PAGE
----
This brings us to the issue of whether the respondent court's ruling is supportable on equal protection grounds.   We hold that it is not.

 A defendant is not denied equal protection of the law simply because he is convicted while a codefendant is not (Harris v. Rivera, 454 U.S. 339, 102 S.Ct. 460, 70 L.Ed.2d 530), or because a codefendant is convicted of a lesser offense.  (People v. Ferrel, 25 Cal.App.3d 970, 102 Cal.Rptr. 372.)   Rather, the pivotal issue is whether the defendant is singled out for disproportionate treatment.  (Gregg v. Georgia, 428 U.S. 153, 96 S.Ct. 2909, 49 L.Ed.2d 859), and that has not occurred here.   The People have been consistent in seeking the death penalty not only against defendant, but against Thomas and Cade as well.   The People have therefore performed their part of the bargain.   Whether that penalty is ultimately imposed upon defendant depends upon the evidence presented to the trier of fact during the penalty phase of his trial.  (See Pen.Code, § 190.3.)   Because the trier of fact is entitled to consider “any matter relevant to aggravation, mitigation, and sentence,” the evidence presented at defendant's penalty phase could differ from the evidence presented against Thomas and Cade at the penalty phase of their trial.   For that reason, the appropriate penalty for defendant must be determined by the trier of fact at the penalty phase  should the proceeding reach that point), and not in a pretrial ruling before the guilt phase.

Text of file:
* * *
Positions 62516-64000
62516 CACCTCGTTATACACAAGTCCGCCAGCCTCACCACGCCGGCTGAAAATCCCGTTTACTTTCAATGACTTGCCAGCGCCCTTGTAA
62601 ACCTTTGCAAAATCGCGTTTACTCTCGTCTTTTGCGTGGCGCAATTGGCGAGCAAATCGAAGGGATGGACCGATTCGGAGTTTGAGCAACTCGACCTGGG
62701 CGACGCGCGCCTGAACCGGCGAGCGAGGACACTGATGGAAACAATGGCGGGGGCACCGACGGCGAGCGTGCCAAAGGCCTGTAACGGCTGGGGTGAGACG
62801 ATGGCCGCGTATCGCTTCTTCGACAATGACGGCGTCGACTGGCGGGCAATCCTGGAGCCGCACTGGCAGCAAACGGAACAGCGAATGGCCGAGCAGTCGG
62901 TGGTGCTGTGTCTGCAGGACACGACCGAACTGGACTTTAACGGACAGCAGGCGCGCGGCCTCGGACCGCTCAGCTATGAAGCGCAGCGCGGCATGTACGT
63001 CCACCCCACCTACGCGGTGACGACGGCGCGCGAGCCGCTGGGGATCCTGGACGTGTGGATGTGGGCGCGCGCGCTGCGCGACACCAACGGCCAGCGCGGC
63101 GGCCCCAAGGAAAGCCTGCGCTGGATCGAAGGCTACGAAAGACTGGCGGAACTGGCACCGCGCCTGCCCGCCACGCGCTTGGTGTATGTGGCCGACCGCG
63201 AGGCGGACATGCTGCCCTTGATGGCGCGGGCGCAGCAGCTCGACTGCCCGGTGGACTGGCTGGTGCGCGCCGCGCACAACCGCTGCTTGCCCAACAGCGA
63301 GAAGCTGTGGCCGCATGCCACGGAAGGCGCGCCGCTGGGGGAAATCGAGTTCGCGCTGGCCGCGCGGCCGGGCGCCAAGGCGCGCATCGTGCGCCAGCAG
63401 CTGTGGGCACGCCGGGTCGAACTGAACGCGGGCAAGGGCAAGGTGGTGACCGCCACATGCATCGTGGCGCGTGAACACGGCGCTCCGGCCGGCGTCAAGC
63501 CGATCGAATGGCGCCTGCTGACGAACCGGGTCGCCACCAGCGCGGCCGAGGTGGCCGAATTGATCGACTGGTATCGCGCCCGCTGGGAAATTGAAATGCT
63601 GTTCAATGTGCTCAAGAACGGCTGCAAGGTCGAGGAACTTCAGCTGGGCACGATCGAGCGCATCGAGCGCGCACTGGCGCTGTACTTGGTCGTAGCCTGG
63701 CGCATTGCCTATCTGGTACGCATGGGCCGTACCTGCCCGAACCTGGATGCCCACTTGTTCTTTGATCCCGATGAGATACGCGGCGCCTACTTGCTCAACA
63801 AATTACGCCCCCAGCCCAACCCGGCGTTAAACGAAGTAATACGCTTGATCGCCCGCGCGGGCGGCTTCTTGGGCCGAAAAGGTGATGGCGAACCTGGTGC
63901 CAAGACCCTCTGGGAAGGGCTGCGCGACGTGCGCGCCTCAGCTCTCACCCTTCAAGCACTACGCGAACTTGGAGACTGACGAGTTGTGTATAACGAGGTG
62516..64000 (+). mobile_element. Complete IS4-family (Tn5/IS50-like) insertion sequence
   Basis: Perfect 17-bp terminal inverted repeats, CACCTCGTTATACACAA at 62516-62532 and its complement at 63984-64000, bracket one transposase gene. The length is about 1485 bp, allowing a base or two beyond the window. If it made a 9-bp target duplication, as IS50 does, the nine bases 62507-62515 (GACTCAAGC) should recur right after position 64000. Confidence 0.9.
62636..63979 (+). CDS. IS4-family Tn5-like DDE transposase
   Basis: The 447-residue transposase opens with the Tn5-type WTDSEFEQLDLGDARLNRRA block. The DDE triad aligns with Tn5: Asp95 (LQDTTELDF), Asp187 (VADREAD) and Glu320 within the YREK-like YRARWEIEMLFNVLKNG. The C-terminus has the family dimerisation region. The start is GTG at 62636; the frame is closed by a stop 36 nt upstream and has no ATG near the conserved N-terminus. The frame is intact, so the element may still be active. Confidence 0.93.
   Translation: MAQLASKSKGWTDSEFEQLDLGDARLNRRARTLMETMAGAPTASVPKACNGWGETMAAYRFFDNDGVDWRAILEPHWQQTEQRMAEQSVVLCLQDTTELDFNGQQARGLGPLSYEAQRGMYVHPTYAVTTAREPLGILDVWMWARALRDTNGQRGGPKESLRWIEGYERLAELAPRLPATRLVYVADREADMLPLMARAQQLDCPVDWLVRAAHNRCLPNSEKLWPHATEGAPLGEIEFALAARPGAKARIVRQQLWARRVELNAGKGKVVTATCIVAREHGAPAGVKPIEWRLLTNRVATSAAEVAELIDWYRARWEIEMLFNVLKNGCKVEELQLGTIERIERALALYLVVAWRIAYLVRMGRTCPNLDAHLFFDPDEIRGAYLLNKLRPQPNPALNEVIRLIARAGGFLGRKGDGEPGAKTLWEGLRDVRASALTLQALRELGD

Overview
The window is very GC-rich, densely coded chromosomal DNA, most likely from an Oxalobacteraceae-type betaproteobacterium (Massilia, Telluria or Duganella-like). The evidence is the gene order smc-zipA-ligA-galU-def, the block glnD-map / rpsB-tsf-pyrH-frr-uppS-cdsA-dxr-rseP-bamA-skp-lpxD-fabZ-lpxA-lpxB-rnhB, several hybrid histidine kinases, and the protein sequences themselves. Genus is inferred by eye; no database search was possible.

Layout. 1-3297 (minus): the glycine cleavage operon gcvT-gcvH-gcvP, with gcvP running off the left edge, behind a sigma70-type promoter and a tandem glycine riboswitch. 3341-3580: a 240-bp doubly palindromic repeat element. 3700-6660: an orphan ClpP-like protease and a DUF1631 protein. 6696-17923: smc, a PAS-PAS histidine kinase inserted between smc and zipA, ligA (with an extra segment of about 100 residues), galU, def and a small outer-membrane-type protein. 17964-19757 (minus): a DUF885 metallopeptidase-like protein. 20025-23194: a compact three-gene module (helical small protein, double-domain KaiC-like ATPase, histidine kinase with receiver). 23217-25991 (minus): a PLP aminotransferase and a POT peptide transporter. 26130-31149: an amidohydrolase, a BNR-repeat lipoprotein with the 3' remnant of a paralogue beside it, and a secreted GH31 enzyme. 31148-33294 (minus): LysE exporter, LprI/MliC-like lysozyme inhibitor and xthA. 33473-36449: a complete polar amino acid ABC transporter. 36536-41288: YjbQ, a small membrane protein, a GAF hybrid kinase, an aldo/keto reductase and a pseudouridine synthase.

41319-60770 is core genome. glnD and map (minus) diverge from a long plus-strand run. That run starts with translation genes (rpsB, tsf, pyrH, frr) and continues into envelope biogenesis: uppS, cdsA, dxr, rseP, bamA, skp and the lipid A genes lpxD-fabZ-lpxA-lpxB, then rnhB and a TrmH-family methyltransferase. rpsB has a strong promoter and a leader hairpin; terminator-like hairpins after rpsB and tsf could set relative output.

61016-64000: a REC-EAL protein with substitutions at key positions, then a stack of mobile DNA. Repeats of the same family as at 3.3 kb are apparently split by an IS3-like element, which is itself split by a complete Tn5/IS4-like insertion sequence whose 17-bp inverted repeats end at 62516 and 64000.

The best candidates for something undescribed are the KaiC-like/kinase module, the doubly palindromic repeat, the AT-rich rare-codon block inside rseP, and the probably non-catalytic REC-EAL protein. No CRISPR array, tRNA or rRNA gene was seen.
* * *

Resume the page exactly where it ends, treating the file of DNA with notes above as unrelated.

In this case, the respondent court's jurisdiction was limited to (a) striking the special circumstance allegation (which was not a viable option under the facts of the case) and (b) determining whether or not defendant was the object of discriminatory prosecution (which he was not).   The court therefore exceeded its jurisdiction here.

Let a peremptory writ of mandate issue directing the respondent court to vacate its order of January 12, 1987, granting defendant's “Motion to Strike the Death Penalty,” and enter a new and different order denying said motion, in that matter entitled People of the State of California v. George Bridgette, Los Angeles Superior Court case No. A–018108.


1.   The record does not indicate James Cade's relationship to victims Pamela and Shawan Cade.

2.   Section 1385 provides in pertinent part:  “The judge or magistrate may, either of his own motion or upon the application of the prosecuting attorney, and in furtherance of justice, order an action to be dismissed.   The reasons for the dismissal must be set forth in an order entered upon the minutes.   No dismissal shall be made for any cause which would be ground of demurrer to the accusatory pleading.”   Our Supreme Court has interpreted section 1385 to permit a sentencing judge to strike enhancement or other special allegations in furtherance of justice.  (People v. Marsh, 36 Cal.3d 134, 202 Cal.Rptr. 92, 679 P.2d 1033.)

3.   Penal Code section 190.4, subdivision (e), empowers a trial judge to independently determine the propriety of a death penalty verdict.

 FEINERMAN, Presiding Justice.

ASHBY and HASTINGS, JJ., concur.